“I was trying to capture what it’s like traveling around the country, sleeping at rest stops, and harboring disdain for the both the evangelical tendencies of the Bible Belt and the commodification embedded in pop country music. Songs feel like a process of discovery more than creation. Most of the time I’m just trying to understand how I feel, trying to figure out if there’s some nuance or shape that I can give a feel. I feel best about the world when I’m writing a song or when I’m playing a song and I can tell people are really listening to it.”
After releasing his full-length debut in 2016, the eloquently spare Living By the Light, full of road songs and wanderers’ laments, he began playing more live shows, just him and his guitar on an empty stage. The set-up was not simply financially expedient but musically effective, allowing him to address listeners more directly, whether he’s singing to a scattering of curious onlookers or a full house of fans. Early encouragement came by way of Joe Pug, another singer-songwriter unafraid to confront big issues in his rootsy songs. “I was on a bill with him in Bloomington, Indiana, and he invited me to open another date for him in Chicago. His support was amazing. He was the first real professional musician I ever worked with.”
He would not be the last. Soon Oren attracted the attention of Ken Coomer, the drummer for Wilco and a producer in Nashville. Together, the duo assembled a backing band featuring some of the city’s finest session musicians, including keyboard player Michael Webb (John Fogerty), singer Maureen Murphy (Zac Brown Band), and guitarists Sam Wilson (Sons of Bill) and Laur Joamets (Sturgill Simpson). On Anthropocene they provide stately backing for Oren’s songs, with drips of pedal steel and quivers of strings subtly reinforcing his observations about the state of the world. “Throw Down” bristles with energy and resolve, penned for “the people on the far, far left,” Oren says, “the anarchists and the rioters. There’s not often a voice that’s trying to understand those people or defend those positions.”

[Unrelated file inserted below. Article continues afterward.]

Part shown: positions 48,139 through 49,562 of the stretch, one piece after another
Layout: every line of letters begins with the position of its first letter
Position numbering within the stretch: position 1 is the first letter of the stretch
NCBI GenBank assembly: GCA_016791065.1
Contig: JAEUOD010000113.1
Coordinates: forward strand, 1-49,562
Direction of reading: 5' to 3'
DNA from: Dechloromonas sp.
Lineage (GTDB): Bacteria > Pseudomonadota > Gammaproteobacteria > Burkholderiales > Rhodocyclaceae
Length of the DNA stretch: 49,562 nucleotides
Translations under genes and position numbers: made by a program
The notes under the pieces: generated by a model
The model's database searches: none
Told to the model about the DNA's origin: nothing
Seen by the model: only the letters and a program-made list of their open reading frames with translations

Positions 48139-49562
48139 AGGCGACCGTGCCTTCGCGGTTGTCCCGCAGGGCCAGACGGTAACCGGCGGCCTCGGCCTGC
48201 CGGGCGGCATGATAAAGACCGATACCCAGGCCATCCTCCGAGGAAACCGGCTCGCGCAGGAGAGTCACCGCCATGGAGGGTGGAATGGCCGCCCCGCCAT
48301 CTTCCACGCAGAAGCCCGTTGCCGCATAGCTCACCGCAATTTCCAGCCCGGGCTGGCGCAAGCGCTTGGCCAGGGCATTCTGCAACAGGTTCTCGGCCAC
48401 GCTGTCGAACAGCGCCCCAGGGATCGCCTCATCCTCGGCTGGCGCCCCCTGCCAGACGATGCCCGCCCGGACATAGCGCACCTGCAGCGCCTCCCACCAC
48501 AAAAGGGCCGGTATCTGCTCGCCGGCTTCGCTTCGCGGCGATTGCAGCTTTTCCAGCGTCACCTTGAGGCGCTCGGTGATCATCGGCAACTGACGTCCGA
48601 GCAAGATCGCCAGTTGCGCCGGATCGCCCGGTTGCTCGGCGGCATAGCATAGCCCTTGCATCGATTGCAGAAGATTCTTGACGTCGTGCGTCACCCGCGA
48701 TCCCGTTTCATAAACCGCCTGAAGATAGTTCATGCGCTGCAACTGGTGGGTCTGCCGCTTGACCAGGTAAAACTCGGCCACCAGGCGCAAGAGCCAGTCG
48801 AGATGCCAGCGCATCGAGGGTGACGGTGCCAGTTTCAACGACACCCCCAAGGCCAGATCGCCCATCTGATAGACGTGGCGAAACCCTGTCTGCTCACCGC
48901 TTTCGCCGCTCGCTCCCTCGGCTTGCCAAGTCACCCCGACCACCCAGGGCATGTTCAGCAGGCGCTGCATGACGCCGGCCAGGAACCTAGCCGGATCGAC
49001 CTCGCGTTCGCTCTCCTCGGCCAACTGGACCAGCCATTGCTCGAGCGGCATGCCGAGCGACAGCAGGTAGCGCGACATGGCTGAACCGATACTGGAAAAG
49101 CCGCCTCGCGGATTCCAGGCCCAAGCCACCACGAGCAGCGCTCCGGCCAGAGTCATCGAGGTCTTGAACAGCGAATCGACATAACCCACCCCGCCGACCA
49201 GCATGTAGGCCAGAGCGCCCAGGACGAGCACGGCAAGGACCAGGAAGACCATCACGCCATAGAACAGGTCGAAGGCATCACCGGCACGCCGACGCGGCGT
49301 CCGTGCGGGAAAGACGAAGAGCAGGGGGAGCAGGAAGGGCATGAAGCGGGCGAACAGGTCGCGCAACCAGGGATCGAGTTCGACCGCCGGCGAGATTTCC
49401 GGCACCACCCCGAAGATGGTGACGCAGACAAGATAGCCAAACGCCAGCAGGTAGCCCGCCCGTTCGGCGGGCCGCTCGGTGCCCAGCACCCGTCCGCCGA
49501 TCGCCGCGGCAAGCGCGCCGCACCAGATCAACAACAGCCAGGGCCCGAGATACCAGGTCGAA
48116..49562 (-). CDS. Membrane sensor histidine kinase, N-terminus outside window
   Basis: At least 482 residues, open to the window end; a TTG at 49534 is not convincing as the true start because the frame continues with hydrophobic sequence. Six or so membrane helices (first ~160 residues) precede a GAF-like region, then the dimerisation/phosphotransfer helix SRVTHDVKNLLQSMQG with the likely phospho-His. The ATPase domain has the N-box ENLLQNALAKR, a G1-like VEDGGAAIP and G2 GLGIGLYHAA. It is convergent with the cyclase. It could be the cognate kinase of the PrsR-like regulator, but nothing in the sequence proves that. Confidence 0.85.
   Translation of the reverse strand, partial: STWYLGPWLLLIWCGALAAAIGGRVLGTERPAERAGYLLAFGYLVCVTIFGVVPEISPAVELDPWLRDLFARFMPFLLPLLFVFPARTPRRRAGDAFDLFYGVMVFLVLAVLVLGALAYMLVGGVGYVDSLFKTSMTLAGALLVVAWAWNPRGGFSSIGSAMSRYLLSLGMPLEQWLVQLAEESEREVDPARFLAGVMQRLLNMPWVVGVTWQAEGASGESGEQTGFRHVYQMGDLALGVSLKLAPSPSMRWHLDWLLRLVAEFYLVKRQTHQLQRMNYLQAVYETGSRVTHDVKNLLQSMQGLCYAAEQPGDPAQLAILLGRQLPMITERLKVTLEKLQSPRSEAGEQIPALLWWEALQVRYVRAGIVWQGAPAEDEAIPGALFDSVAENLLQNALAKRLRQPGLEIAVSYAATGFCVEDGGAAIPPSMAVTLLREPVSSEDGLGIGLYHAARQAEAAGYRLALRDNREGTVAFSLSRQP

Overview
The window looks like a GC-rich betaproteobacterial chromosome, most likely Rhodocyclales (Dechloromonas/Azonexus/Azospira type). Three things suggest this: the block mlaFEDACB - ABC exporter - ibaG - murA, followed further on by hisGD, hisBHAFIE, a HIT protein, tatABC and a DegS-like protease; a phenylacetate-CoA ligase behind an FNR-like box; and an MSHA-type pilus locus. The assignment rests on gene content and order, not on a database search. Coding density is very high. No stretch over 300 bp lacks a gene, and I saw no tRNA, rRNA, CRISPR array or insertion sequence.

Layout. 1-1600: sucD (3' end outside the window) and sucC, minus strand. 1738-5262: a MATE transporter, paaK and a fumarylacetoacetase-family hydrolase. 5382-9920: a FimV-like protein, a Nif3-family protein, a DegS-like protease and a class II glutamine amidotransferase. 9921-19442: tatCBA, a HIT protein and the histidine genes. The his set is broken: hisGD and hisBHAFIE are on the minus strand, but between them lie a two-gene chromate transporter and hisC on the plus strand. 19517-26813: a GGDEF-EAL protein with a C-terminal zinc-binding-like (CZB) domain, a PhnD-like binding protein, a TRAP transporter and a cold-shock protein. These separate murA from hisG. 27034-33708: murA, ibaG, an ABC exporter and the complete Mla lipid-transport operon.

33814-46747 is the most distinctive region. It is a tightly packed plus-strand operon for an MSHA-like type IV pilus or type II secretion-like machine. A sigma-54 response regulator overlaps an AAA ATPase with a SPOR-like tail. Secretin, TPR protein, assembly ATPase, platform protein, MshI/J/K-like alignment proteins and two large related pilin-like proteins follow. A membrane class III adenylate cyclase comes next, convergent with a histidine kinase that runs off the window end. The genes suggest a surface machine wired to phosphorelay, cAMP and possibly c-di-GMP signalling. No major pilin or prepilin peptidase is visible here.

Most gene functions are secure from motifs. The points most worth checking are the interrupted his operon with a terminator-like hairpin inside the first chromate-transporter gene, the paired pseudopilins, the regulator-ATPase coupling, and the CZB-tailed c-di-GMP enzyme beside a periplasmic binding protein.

Anthropocene might be merely didactic and oppressive—a giant bummer of an album—if those rallying cries weren’t tempered with something like hope, particularly on the sunny “New Gardens.” He penned the tune as a teenager, but as an adult felt the message still resonated. “Save the fences for the rabbits,” he sings on the earworm chorus. “If you need a tool, you can have it.” The song celebrates labor, individual and collective, as the most effective tool for last change, and that vision of communal responsibility that makes the album such a rousing call to arms. “Music is a sympathetic process, where people who feel the same can experience it together. I don’t know if my songs would change somebody’s mind, but they might help people feel a little bit less alone in their opinions and might encourage them to get involved in some way. Nobody’s going to riot when the album hits the street, but maybe it can in some small way help turn the tables.”